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I have a Mac Mini with an Apple Magic Mouse bluetooth mouse. In order to set up a bluetooth mouse, though, it looks like you have to use a mouse. Doesn't that completely defeat the purpose? Is there a way I can set up my bluetooth mouse using the commandline?

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2 Answers 2

up vote 2 down vote accepted

I'm not really sure if you can do it in a terminal, but with my iMac I used tabbing instead.

Tabbing is just that, pressing Tab all the time until you highlight the button that you want to "click", of course, using Space.

I would recommend you to get an USB Mouse, anyway here you have some steps:

  1. Boot ubuntu. Open the Dash pressing (Command). Now type Bluetooth and press Return.
  2. Wait until the settings panel appears. Now press Tab until the + icon looks highlighted. Press Space.
  3. Find your Magic Mouse, and select it tabbing. Do tabbing again to the Next button.
  4. Now wait until the mouse is correctly linked.

Happy ubunting on your Mac Mini! :)

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No need for 'tabbing' around

Here's how to do pair input devices using the command line. I assume you put your device in discovery mode first, of course.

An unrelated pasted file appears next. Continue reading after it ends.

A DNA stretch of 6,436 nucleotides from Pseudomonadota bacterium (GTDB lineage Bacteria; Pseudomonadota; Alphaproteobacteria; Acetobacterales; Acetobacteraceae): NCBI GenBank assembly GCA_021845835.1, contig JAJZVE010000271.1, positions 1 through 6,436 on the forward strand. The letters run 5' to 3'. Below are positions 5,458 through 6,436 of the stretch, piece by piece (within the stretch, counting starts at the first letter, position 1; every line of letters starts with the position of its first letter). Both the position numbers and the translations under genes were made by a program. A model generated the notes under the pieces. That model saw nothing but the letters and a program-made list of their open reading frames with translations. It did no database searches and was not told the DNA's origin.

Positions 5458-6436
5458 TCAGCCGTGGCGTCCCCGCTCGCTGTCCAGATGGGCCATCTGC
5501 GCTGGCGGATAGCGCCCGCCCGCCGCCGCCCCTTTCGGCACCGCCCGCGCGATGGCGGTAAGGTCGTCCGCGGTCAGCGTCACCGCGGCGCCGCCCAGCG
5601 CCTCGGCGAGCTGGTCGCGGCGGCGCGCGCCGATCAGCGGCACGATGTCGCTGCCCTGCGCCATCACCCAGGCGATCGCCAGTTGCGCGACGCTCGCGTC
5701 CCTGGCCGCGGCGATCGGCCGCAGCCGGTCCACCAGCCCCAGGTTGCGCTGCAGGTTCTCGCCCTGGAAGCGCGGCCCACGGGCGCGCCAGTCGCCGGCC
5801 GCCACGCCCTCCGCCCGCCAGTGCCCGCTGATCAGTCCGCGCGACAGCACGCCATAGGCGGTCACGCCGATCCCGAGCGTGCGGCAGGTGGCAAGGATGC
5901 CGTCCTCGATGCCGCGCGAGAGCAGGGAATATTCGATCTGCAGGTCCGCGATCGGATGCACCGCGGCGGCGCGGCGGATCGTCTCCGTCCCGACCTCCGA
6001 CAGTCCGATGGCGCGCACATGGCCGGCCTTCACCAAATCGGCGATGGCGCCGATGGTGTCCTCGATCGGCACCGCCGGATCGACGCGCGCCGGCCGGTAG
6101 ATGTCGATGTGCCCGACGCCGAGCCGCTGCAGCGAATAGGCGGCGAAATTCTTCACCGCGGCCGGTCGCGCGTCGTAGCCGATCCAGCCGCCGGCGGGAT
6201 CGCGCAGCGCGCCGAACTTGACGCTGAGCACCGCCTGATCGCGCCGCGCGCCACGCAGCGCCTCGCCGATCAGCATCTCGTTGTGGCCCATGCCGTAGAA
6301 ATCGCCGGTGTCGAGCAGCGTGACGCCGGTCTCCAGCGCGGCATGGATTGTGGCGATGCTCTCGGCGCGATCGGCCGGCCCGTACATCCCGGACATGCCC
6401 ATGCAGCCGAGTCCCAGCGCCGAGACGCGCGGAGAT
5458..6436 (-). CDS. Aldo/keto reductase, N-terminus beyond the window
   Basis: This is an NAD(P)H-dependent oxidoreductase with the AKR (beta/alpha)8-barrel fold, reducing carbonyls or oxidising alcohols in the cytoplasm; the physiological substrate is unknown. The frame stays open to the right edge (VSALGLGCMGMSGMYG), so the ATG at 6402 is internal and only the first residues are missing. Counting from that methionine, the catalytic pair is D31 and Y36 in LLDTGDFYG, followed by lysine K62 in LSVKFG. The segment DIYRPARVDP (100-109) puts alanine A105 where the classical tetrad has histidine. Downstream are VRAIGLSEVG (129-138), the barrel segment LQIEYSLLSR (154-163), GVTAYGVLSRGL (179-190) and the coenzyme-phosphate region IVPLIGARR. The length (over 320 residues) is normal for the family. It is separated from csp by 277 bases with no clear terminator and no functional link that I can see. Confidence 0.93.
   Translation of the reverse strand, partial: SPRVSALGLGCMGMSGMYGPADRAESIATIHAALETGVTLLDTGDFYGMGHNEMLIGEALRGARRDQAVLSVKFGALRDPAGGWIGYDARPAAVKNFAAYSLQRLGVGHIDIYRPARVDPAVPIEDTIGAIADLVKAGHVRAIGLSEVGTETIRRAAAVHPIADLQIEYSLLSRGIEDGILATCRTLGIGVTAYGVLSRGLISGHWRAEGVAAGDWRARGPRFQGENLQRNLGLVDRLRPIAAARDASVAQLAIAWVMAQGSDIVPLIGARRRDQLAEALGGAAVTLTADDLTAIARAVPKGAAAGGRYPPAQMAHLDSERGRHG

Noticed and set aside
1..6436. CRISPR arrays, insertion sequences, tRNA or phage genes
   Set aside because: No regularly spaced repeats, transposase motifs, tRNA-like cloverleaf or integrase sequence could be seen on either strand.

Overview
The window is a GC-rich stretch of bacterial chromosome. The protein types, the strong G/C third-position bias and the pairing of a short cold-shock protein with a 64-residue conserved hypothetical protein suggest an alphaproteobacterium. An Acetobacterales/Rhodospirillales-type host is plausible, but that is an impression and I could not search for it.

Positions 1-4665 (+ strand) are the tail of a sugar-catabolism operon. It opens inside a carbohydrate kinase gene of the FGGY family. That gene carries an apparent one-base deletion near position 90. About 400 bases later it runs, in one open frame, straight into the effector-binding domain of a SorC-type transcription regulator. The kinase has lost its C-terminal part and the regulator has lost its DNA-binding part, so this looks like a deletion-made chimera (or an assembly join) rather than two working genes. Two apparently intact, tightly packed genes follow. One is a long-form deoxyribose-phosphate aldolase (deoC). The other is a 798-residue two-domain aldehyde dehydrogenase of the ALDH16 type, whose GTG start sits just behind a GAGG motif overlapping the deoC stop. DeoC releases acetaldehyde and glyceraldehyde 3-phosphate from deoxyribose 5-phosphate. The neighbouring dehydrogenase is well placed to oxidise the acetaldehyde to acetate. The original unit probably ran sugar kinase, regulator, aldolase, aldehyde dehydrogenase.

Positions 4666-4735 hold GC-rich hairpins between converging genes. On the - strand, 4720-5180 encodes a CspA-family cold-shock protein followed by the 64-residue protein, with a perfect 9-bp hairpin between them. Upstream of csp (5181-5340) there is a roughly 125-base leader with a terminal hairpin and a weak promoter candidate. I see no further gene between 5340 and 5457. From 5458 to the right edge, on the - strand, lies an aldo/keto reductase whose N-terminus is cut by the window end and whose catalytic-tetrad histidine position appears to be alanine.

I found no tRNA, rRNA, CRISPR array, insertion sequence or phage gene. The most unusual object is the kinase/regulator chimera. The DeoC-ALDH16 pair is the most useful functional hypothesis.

1. Determine the Bluetooth adapter identifier (e.g. hci0)

    hcitool dev
    
  2. Scan for devices

    hcitool scan
    
  3. Locate the device you want to pair up with. Copy the hardware address on the clipboard.

  4. Try to connect (replace hci0 with your actual Bluetooth adapter identifier as well as the Bluetooth device address to pair with):

    sudo bluez-simple-agent hci0 aa:bb:cc:dd:ee:ff
    
    • For keyboards only: In case the above step returns something like DisplayPasskey (/org/bluez/537/hci0/..., 123456), then the last part is the PIN number to enter (here 123456). Refer to the manual of your Bluetooth input device how to do this.

    It should output something like New device (/org/bluez/...

  5. Mark the device as trusted, system-wide:

    sudo bluez-test-device trusted aa:bb:cc:dd:ee:ff yes
    
  6. If it doesn't work yet at this point already, try this:

    sudo bluez-test-input connect aa:bb:cc:dd:ee:ff
    

Further idea: Create a wrapper script to make it a single command for your machine.

Reverting actions

Also useful if you get errors due to other applications having fiddled with Bluetooth.

sudo bluez-simple-agent hci0 aa:bb:cc:dd:ee:ff repair

References

Used this page as the main reference for the steps above:

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